Chief Lighting Technician Jonathan Franklin Chooses DoPchoice

“Having a DoPchoice accessory up your sleeve is a great solution for instant control of any light.”

Jonathan Franklin, Chief Lighting Technician on a number of commercials and feature films including the Oscar winning Phantom Thread, is not only on top of the latest in lighting, but also ways in controlling the light and regularly uses a wide range of DoPchoice products on set.

When you say the word “gaffer” to anyone familiar with the movie industry, their immediate reaction is, “oh, that’s the person who sets the lights”. Absolutely true – with a few caveats, depending on that person’s point-of-origin or where the production is finding a home. For example, if you ask what “gaffer” Jonathan Franklin’s duties are, he’ll tell you that they are “ever so slightly different in the UK system.” Whether it’s on commercials or films (recently The Secret Garden, Teen Spirit, Chaos Walking, and Phantom Thread), Franklin is known as the Chief Lighting Technician. “As well as setting the lamps, we are also in control of all flagging and diffusing that has to happen. So, in addition to keeping up to date with the lamps, we need to also be on top of methods of controlling the light.”

For a number of years, some of his most important support products have been DoPchoice Snapbags®, Snapgrids® and Butterfly grids. “I’ve also recently started using the 4×4 Snapbox® that’s great for using with LEDs like Litegear’s Litetile+ Plus 4. DoPchoice gear allows Franklin to shape the light and have full control of the source – something really important to him.

Butterfly Grids get a serious workout on most every project. “I have a couple of light boxes on electric tackles sitting above set, and with the Butterflies I can have two nice soft directional sources that I can manipulate rather than have two sources that simply merge into one,” he explains.

Butterflies, Snapbags and Snapgrids are crucial now that with modern digital cameras Franklin is usually working with DoPs who want to shoot in low light levels. “Which means you have to think about and control your shadows a lot more," he adds. “If, for example, you decide to put a 4×4 diffusion frame in front of a 650W Fresnel to soften it, that 4×4 frame then becomes your light source. The only way to control it is to use multiple flags and stands. But often, when you are shooting on location, there is not enough room to control a light that way.” That’s where 4×4 Snapgrids become invaluable.

“I always try to have a Snapbag standing by to be put on at the last minute,” he adds, “because they are fast and make a nice soft quality of light. For example, when you have a Skypanel® equipped with a Snapbag, you can quickly add a nice source without worrying that it is going to spill everywhere and need flagging which could hold up filming. The great thing with the Snapbags is they fold up compactly, and you can even have them standing by hanging on the lampstand, without really getting in the way.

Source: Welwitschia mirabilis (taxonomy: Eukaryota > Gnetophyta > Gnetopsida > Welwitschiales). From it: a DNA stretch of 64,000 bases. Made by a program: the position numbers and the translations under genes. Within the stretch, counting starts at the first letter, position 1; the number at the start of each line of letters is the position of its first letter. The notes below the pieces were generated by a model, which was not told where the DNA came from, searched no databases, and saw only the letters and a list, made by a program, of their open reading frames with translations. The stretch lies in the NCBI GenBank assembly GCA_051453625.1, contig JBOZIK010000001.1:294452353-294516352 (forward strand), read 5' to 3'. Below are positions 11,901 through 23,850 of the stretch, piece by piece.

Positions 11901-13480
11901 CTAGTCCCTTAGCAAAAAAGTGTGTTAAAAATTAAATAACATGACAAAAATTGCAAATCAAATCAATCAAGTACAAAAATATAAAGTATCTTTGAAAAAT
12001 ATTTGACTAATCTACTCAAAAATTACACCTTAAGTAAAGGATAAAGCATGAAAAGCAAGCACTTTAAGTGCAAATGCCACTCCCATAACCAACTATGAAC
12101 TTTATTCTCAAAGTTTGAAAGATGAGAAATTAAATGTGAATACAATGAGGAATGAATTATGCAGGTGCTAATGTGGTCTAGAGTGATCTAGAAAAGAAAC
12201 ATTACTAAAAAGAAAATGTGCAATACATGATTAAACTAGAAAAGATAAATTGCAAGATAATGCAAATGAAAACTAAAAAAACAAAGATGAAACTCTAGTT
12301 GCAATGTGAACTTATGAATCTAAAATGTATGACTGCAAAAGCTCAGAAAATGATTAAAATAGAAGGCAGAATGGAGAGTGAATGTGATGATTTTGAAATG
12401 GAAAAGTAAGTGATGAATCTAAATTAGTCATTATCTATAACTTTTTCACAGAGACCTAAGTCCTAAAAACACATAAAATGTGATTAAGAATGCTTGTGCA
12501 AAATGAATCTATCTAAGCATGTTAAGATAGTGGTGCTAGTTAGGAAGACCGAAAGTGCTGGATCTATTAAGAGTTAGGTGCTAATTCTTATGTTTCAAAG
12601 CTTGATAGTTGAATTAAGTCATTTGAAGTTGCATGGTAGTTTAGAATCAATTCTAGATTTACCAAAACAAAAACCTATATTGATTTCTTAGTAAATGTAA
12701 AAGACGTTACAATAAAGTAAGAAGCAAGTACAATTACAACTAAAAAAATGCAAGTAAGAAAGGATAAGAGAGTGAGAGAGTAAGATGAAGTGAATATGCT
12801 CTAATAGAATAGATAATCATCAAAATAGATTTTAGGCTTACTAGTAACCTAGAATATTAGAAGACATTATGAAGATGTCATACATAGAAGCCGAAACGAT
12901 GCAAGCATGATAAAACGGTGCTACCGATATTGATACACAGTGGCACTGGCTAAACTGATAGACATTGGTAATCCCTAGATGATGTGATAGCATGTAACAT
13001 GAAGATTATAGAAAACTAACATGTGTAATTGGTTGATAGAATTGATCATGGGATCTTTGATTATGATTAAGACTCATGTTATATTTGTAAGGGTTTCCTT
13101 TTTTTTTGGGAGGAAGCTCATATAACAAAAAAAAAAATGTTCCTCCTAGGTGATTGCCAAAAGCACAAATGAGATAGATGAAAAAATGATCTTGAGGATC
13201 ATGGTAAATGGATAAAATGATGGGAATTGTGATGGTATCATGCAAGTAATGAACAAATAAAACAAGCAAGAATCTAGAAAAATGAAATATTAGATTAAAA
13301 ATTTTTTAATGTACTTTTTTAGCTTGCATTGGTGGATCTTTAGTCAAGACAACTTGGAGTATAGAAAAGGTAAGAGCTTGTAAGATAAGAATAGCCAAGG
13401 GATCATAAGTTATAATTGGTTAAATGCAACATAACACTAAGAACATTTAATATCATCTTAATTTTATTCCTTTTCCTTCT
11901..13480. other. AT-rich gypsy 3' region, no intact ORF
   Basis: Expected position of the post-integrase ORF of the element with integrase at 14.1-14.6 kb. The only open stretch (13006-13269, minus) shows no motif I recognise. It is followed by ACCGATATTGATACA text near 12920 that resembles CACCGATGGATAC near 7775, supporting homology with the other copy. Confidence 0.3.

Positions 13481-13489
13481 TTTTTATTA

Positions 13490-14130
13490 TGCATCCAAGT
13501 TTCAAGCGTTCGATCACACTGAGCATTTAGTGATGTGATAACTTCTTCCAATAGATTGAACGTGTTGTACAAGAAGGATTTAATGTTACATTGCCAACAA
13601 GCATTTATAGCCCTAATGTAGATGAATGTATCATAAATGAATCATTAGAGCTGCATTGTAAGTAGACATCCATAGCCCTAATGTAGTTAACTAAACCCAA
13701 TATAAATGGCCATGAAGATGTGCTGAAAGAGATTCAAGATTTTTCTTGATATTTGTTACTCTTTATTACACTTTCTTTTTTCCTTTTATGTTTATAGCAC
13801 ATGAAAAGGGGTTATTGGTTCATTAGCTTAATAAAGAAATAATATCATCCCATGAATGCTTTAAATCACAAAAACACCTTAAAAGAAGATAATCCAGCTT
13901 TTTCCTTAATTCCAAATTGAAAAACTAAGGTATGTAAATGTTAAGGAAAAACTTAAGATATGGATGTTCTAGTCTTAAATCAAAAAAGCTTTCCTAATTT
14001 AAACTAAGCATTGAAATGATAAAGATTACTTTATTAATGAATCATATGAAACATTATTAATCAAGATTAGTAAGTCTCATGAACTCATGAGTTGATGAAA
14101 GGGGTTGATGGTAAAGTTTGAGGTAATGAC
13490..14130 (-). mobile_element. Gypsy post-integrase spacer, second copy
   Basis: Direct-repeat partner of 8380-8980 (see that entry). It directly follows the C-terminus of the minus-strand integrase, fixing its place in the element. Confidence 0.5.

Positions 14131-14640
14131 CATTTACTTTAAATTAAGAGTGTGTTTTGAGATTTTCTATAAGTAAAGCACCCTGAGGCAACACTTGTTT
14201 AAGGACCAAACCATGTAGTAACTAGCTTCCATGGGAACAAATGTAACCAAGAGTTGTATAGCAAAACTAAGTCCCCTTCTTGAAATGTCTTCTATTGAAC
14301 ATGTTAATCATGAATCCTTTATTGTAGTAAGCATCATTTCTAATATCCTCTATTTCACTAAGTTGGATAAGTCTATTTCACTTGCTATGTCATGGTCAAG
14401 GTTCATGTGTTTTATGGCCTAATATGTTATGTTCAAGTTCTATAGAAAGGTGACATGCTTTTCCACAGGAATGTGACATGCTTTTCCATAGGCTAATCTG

Franklin says that Snapgrids and Butterfly’s get used differently on every production. With Phantom Thread, the locations were extremely challenging. “We often found ourselves in situations where we couldn’t flag efficiently without creating a large footprint, so we implemented a lot of Snapgrids and Butterflies into the way we were working.”

Perfect example: Cyril’s Office in Phantom Thread. There were major restrictions on the location chosen. The production wasn’t allowed to place any lights on the street. “That meant balancing exposure onset to outdoors – very difficult,” he says. “The day we shot the scene was extremely sunny. We ended up having to use a lot of light on the set. The problem with doing this was that it’s much harder to control. So, we ended up using some well-hidden LiteMat 2L’s with custom Snapgrids placed above the windows to push light from the direction of the windows. We then keyed using 2 ARRI M4’s through a 12×12 diffusion frame with a DoPchoice Butterfly, some more LiteMat 2Ls as kickers, along with some smaller LiteGear units to add highlights.

“If we hadn’t had DoPchoice accessories on this location, our job would have not only been a lot harder but also a lot slower. The room wasn’t the biggest. Add a 12×12 with M40s and you soon start to lose real estate. If we had used conventional flagging, we’d never have been able to get the show the way we wanted."

On Chaos Walking with Ben Seresin, Franklin was faced with lighting Montreal’s Olympic Stadium – a huge concrete structure. “We were filming on a balcony,” he explains. “It had a curved roof and a small gap where the floor met the roof. First, we had to control the light flooding in. Then we had to replicate it with our own. We ended up using about 42 ARRI M90 lamps all the way around the stadium. To soften that, we had 12×12 diffusion and a Butterfly grid on each one. We used the grids to direct the soft light to emphasize the architecture with light and controlled shadows.”

For Franklin, it’s all about adapting quickly to his DoP’s style. “Being with them for 6-7 days a week, you get to know them and see which way they are going to go with lighting. Part of the skill you need is to always be prepared for what the DoP is going to throw at you and have a solution ready before they ask for it. Having a DoPchoice accessory up your sleeve is a great solution for instant control of any light.”

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